Jays, Gibbons agree to extension
Toronto skipper's contract now runs through 2008
DUNEDIN, Fla. -- Blue Jays manager John Gibbons has insisted that his contract situation has been the least of his concerns. In the grand scheme of things, he didn't feel an extension needed to be a high priority for the Blue Jays, either.
"I mean, we're not talking about Joe Torre or something," said a smiling Gibbons, referring to the longtime Yankees manager who has led New York to four World Series championships.
Even though Gibbons wasn't worrying too much about his future with Toronto, the Blue Jays were willing to provide him with a little more job security. Toronto reached a preliminary agreement Monday with Gibbons on a one-year contract extension for the 2008 season, and completed the deal Tuesday.
The new contract will pay Gibbons $650,000 in 2008, representing a $150,000 raise over his salary in '07.
"I don't think it's a secret," general manager J.P. Ricciardi said on Monday. "I think we'll have it done by the time we leave Spring Training. I just don't think it's something we want to do in the middle of the season."
In fact, Ricciardi originally wanted to finalize Gibbons' extension at the end of last season. Toronto's GM said the club held off on the negotiations at that time so that Gibbons could head home to San Antonio, Texas, where his late father, William, was fighting a losing battle with cancer.
"He had a lot of things going on with his dad," said Ricciardi, who was a teammate of Gibbons' in the Minors. "We wanted to be sure he got through the winter with what was going on with him. [Spring Training is] just as good a time as any to talk to him, spend more time with him, and have a chance to just work things out."
Gibbons was named Toronto's interim manager on Aug. 8, 2004, after the Blue Jays let former manager Carlos Tosca go. Since then, Gibbons has led the Jays to a 187-187 record -- highlighted by an 87-75 mark last season. In 2006, Toronto finished second in the American League East for the first time since winning the World Series in 1993.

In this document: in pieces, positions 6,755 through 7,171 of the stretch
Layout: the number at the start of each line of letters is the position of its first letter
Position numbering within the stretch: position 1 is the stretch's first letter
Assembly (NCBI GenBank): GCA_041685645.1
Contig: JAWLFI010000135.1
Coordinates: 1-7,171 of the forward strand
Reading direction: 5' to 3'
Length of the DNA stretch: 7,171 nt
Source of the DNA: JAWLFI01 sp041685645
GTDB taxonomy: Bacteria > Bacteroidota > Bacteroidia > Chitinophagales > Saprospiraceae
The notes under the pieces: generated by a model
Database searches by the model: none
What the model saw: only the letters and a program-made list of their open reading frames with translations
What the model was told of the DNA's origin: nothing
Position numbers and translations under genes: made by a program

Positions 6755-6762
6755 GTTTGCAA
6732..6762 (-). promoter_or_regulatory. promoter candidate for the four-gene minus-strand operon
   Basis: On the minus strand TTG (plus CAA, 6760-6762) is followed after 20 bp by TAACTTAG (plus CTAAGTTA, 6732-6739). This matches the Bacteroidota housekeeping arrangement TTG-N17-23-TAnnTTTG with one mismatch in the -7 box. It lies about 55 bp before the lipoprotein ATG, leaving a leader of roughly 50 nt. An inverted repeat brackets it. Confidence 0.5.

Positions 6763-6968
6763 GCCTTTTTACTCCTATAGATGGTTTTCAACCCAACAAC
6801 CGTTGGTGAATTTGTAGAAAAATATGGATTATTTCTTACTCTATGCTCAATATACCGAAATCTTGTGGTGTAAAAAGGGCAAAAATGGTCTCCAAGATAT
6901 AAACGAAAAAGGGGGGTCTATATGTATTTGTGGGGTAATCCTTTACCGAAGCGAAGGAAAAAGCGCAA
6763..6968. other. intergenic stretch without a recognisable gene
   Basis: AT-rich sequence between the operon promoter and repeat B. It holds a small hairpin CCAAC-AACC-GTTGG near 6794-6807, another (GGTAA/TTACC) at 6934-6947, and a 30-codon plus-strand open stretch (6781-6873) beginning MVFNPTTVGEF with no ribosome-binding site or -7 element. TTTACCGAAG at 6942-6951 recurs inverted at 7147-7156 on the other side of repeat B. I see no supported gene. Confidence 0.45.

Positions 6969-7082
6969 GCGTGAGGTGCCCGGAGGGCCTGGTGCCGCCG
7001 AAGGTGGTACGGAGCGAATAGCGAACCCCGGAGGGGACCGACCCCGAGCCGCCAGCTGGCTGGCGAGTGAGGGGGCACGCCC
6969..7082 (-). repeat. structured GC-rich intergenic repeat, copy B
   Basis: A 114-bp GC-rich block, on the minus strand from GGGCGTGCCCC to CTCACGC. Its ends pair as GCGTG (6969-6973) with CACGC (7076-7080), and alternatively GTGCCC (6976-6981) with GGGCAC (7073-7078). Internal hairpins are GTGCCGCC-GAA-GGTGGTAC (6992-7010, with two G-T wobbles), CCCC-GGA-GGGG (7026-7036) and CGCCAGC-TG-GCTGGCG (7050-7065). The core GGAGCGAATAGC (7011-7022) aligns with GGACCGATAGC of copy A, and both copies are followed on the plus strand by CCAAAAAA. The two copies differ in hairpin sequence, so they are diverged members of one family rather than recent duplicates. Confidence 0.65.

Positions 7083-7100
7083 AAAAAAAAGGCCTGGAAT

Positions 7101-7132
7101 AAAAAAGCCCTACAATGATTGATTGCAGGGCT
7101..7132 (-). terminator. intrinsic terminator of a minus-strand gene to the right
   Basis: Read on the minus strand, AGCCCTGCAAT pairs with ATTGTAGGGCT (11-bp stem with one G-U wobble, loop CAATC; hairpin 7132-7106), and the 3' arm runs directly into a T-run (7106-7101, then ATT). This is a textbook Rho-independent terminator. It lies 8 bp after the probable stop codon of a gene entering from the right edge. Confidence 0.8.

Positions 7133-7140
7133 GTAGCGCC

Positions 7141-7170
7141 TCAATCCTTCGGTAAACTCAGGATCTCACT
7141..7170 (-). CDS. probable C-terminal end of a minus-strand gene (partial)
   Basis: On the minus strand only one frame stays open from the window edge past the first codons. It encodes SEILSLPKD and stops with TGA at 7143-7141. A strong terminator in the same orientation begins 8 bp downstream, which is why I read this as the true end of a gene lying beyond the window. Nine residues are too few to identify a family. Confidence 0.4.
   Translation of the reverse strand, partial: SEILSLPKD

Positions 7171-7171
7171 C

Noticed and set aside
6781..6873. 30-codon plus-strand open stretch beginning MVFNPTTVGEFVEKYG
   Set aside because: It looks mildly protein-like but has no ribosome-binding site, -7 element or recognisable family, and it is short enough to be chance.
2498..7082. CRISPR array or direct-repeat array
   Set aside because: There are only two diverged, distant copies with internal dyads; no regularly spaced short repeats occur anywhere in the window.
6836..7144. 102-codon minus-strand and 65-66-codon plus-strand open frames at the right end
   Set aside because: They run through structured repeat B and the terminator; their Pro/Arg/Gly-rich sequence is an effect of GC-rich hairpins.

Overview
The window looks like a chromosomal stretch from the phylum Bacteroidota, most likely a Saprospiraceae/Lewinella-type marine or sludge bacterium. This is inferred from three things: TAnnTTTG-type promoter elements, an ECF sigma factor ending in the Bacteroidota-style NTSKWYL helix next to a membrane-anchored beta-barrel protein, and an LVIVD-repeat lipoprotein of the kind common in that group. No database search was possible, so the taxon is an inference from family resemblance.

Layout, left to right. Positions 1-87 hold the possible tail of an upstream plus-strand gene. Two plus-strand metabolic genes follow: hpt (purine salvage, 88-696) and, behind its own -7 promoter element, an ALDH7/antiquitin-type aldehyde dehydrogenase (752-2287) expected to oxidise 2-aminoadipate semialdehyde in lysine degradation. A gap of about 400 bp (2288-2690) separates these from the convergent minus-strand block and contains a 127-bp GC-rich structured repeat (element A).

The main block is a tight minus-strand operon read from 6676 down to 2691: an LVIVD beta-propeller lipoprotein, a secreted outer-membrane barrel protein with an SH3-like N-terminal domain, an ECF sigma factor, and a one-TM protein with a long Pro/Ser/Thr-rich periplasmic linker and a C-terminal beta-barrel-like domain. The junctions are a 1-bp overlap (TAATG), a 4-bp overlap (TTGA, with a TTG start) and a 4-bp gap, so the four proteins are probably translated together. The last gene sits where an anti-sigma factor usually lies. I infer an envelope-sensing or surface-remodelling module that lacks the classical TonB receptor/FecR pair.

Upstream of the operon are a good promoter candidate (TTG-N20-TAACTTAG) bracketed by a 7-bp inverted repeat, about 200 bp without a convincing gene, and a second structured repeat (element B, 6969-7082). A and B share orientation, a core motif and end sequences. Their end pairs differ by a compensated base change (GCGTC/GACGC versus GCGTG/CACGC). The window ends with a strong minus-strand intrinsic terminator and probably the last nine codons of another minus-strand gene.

The fact that the extension is only for one more season raised some red flags among reporters, but Ricciardi didn't see it as a negative. Ricciardi viewed the deal more as a two-year pact, considering Gibbons was still under contract for the upcoming season.
Gibbons, who joined the Jays as a bullpen catcher in 2002, was fine with the terms of his new deal.
"He presented [the one-year contract] and I was more than happy with that," Gibbons said. "In this business, with good results, good things happen. If the team plays well, moves to the next level, maybe there's more there. We'll see."
Ricciardi insisted that the incidents that Gibbons had with former Blue Jays Ted Lilly and Shea Hillenbrand last season played no role in determining the length of the contract. The GM also said that waiting until this spring to finish the negotiations was not a result of the well-publicized confrontations, either.
"For us, internally, we knew what the incidents were all about," Ricciardi said. "I think the media made more of it than we did. If it was something that was more alarming to us, I think we would've had a different stance on the way we saw things. We never lost confidence in John. We never lost belief that he was the guy to keep leading us."
In July, former Jays designated hitter Hillenbrand and Gibbons were involved in a closed-door altercation in Toronto's clubhouse. During a players-only meeting, Gibbons entered the clubhouse and confronted Hillenbrand, who was then traded to the Giants a few days later.
Last August in Toronto, Gibbons and Lilly entered into a heated exchange on the mound that escalated into a shoving match in the tunnel behind the home dugout at the Rogers Centre. Lilly and Gibbons, who sometimes jogged together on road trips last season, both regretted what happened, and they each apologized for their actions.
"The Shea thing was a little more of a touchy situation," Toronto center fielder Vernon Wells said last month. "It was two personalities that are very fiery and very emotional and care about the game a lot. Something, unfortunately, did happen with Ted and Gibby -- something that was a totally different situation.
"Gibby's going to tell you how it is," he added. "I just call him a big country boy. He's going to protect what he believes in. He's going to protect his players, protect his team in whatever way he feels is necessary. For the most part, top to bottom, everybody loves him."
That's a main reason why Ricciardi believes the two altercations don't provide accurate depictions of how well Gibbons gets along with his players.
"You can talk to the players, they like playing for him," Ricciardi said. "Word gets out really quick. This is John Gibbons. His reputation is a good guy, easy to get along with. This isn't a guy who is looking to cause problems.
"He's done a great job for us. We like him a lot," he added. "Guys respect him in that clubhouse. He's respected by the other managers in the league. He's done a good job since he's taken over here."
Jordan Bastian is a reporter for MLB.com. This story was not subject to the approval of Major League Baseball or its clubs.